The Excelsior court also considered the possibility that the later-enacted section 1332 might have implicitly amended or altered the earlier-enacted section 1348, thus making principal place of business relevant for determining where a national bank was "located." 28 U.S.C. § 1348. In that regard, the Excelsior court stated, "there is nothing in the text or legislative history of § 1332(c)(1) to suggest that Congress intended [that] statute to alter or amend, expressly or impliedly, § 1348 in any way. There is no clear repugnancy between these statutes....[T]hese statutes are perfectly consistent with one another." Id. at 322. On that basis Excelsior concluded, "a national bank is not also 'located' in the state where it maintains its principal place of business, when that state is different from the state of the national bank's main office." Id.
Excelsior therefore suggests that the Notice of Removal, which speaks only in terms of "principal place of business" does not sufficiently set forth this Court's jurisdiction.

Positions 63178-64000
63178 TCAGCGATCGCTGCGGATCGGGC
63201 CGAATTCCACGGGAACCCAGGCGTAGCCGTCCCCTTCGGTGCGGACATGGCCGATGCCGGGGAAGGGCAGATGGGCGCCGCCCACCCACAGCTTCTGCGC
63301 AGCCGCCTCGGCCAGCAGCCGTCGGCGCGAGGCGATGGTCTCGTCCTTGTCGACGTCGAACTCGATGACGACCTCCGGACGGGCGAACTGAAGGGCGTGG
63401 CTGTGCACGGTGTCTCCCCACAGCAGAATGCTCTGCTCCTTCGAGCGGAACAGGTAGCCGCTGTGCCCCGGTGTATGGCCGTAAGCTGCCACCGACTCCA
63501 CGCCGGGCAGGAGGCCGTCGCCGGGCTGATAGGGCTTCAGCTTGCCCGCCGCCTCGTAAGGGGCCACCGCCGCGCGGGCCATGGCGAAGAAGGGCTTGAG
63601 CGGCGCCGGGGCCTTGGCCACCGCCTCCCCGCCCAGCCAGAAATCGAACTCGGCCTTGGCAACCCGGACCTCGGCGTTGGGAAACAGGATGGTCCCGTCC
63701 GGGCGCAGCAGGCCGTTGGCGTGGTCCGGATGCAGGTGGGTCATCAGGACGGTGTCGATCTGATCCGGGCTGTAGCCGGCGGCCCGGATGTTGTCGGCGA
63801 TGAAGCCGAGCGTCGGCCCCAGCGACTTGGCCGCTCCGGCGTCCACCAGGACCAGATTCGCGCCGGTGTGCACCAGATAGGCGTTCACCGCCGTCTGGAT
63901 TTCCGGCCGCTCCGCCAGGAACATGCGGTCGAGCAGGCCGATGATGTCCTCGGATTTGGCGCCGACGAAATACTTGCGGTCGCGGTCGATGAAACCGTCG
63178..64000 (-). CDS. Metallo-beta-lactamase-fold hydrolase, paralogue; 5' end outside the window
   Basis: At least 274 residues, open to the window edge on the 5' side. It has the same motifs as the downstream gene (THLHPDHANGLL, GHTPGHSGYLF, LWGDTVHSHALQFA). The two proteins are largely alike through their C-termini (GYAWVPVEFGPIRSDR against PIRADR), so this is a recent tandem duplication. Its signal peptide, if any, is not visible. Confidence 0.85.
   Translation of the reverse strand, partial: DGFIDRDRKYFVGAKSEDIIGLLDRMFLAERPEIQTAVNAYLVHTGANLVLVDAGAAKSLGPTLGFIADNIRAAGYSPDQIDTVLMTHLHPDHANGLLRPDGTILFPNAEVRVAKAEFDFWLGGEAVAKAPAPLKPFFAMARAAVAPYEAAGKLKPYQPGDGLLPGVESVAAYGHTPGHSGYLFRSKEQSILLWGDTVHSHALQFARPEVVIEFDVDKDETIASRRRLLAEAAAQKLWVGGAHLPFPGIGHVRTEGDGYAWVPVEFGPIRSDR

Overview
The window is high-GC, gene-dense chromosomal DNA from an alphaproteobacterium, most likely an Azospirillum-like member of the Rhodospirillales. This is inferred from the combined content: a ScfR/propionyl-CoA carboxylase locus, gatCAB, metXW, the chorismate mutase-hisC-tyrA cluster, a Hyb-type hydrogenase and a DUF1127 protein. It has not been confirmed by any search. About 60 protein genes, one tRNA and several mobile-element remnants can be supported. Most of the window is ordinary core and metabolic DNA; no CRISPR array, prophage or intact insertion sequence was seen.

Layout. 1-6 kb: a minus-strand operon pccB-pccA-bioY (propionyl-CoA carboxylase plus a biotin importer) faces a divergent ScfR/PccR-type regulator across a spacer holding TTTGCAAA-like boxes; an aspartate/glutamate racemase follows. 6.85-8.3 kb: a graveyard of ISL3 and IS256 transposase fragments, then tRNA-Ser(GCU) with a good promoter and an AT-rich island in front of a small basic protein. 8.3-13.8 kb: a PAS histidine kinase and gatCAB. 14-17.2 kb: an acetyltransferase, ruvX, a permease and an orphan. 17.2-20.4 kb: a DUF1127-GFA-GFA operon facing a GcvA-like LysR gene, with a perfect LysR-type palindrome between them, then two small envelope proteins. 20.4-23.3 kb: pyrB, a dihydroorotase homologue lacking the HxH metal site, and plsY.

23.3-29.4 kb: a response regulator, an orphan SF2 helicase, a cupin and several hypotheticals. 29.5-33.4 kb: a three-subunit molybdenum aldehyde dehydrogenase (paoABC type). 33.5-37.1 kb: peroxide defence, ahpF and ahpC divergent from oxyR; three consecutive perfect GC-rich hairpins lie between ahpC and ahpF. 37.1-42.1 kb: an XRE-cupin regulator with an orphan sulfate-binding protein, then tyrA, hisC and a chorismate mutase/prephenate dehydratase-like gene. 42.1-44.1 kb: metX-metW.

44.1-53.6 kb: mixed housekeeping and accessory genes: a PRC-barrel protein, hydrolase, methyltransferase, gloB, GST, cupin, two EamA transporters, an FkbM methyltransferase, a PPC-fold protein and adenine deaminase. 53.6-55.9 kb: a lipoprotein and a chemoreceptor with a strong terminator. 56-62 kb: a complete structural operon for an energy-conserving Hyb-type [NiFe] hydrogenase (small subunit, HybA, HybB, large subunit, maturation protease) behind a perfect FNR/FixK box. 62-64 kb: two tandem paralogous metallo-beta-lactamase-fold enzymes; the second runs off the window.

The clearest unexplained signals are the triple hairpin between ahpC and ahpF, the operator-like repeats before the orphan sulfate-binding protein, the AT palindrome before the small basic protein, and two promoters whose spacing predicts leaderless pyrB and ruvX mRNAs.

The Notice of Removal states that Wells Fargo's principal place of business is South Dakota; and that National City's principal place of business is Ohio. (Not. of Removal ¶ 4.) Both of these defendants are national banks; thus, their citizenship for diversity purposes is defined only by the locations of their respective main offices, as set forth in their articles of association. See 28 U.S.C. § 1348; Wachovia, 546 U.S. at 306; Excelsior, 470 F. Supp. 2d at 322; see also Shirwo v. JP Morgan Chase Bank, Inc., No. CV 09-4345 PSG (SSx), 2009 WL 2365688 (July 30, 2009). Accordingly, to properly claim diversity of citizenship in this case, PNC and National City would need to include allegations regarding the respective main offices of Wells Fargo and National City. Because the Notice of Removal refers only to Wells Fargo and National City's principal places of business-not their main offices-National City and PNC have not sufficiently alleged diversity jurisdiction.
Accordingly, Defendants are ORDERED to show cause, no later than Monday, November 30, 2009, why this case should not be remanded to state court for lack of subject matter jurisdiction. The filing of an amended Notice of Removal that addresses the foregoing concerns will constitute a sufficient response to the Order to Show Cause. Defendants' failure to file a response by the specified date shall be treated as their consent to remand of this case.
IT IS SO ORDERED.
© 1992-2009 VersusLaw Inc.